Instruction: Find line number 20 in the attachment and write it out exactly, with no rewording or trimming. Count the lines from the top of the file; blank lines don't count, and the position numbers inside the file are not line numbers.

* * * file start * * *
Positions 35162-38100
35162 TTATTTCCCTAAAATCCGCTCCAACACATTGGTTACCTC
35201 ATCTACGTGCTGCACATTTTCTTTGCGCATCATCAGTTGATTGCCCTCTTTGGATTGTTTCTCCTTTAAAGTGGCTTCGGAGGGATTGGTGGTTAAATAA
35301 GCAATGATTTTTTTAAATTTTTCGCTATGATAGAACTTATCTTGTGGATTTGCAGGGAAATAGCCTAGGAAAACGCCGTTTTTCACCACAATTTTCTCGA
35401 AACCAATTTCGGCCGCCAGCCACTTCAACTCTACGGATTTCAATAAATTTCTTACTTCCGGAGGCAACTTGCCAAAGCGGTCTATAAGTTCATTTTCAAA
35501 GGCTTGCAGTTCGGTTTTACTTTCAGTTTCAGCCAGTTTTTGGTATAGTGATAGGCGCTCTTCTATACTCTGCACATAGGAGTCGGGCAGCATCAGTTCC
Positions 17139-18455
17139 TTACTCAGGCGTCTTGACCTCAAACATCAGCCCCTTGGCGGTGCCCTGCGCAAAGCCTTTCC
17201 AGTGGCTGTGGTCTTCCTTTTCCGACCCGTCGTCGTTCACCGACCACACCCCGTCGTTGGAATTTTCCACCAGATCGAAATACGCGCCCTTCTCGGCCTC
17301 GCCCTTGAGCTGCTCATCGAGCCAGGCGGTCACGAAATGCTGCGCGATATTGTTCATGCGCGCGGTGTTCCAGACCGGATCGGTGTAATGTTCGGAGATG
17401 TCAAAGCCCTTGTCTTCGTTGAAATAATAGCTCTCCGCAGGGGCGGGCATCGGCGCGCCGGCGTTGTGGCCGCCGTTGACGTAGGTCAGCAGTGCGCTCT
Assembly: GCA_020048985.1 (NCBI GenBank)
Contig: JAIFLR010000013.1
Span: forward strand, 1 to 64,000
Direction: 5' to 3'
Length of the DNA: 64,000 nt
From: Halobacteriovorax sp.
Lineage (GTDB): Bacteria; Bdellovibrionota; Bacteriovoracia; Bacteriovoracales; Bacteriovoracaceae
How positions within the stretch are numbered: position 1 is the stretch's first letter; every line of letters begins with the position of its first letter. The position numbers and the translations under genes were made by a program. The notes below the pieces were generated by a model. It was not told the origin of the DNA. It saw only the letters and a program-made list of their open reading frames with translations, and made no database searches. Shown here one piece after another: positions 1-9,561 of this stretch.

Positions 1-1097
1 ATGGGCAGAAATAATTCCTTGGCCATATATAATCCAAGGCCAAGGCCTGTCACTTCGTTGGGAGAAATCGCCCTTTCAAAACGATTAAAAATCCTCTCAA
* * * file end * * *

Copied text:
Positions 1-1097